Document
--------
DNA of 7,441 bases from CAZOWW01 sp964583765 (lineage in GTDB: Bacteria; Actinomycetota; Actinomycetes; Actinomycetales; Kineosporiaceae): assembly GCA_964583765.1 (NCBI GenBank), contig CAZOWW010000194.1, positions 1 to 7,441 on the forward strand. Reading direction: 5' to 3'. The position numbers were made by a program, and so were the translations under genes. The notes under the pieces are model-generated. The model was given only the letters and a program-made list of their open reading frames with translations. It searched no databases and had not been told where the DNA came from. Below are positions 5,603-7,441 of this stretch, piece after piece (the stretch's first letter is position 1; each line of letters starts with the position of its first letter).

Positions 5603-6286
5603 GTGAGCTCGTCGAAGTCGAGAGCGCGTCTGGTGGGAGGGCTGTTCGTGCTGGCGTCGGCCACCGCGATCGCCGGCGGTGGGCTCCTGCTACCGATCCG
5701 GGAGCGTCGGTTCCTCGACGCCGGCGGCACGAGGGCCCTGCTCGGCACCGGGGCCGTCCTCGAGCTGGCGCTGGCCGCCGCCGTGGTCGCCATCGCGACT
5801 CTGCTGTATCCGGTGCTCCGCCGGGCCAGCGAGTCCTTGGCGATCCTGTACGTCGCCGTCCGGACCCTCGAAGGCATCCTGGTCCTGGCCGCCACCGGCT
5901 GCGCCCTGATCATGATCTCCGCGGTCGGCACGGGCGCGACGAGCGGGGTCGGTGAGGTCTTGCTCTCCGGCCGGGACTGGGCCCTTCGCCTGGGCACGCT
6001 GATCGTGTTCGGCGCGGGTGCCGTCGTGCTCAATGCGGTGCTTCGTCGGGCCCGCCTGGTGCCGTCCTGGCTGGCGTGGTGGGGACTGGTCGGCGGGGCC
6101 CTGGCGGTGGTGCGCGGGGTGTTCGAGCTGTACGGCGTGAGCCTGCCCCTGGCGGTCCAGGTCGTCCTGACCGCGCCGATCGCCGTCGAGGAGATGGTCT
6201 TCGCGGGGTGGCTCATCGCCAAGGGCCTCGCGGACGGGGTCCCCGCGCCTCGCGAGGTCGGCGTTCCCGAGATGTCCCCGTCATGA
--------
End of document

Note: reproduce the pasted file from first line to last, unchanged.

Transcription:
DNA of 7,441 bases from CAZOWW01 sp964583765 (lineage in GTDB: Bacteria; Actinomycetota; Actinomycetes; Actinomycetales; Kineosporiaceae): assembly GCA_964583765.1 (NCBI GenBank), contig CAZOWW010000194.1, positions 1 to 7,441 on the forward strand. Reading direction: 5' to 3'. The position numbers were made by a program, and so were the translations under genes. The notes under the pieces are model-generated. The model was given only the letters and a program-made list of their open reading frames with translations. It searched no databases and had not been told where the DNA came from. Below are positions 5,603-7,441 of this stretch, piece after piece (the stretch's first letter is position 1; each line of letters starts with the position of its first letter).

Positions 5603-6286
5603 GTGAGCTCGTCGAAGTCGAGAGCGCGTCTGGTGGGAGGGCTGTTCGTGCTGGCGTCGGCCACCGCGATCGCCGGCGGTGGGCTCCTGCTACCGATCCG
5701 GGAGCGTCGGTTCCTCGACGCCGGCGGCACGAGGGCCCTGCTCGGCACCGGGGCCGTCCTCGAGCTGGCGCTGGCCGCCGCCGTGGTCGCCATCGCGACT
5801 CTGCTGTATCCGGTGCTCCGCCGGGCCAGCGAGTCCTTGGCGATCCTGTACGTCGCCGTCCGGACCCTCGAAGGCATCCTGGTCCTGGCCGCCACCGGCT
5901 GCGCCCTGATCATGATCTCCGCGGTCGGCACGGGCGCGACGAGCGGGGTCGGTGAGGTCTTGCTCTCCGGCCGGGACTGGGCCCTTCGCCTGGGCACGCT
6001 GATCGTGTTCGGCGCGGGTGCCGTCGTGCTCAATGCGGTGCTTCGTCGGGCCCGCCTGGTGCCGTCCTGGCTGGCGTGGTGGGGACTGGTCGGCGGGGCC
6101 CTGGCGGTGGTGCGCGGGGTGTTCGAGCTGTACGGCGTGAGCCTGCCCCTGGCGGTCCAGGTCGTCCTGACCGCGCCGATCGCCGTCGAGGAGATGGTCT
6201 TCGCGGGGTGGCTCATCGCCAAGGGCCTCGCGGACGGGGTCCCCGCGCCTCGCGAGGTCGGCGTTCCCGAGATGTCCCCGTCATGA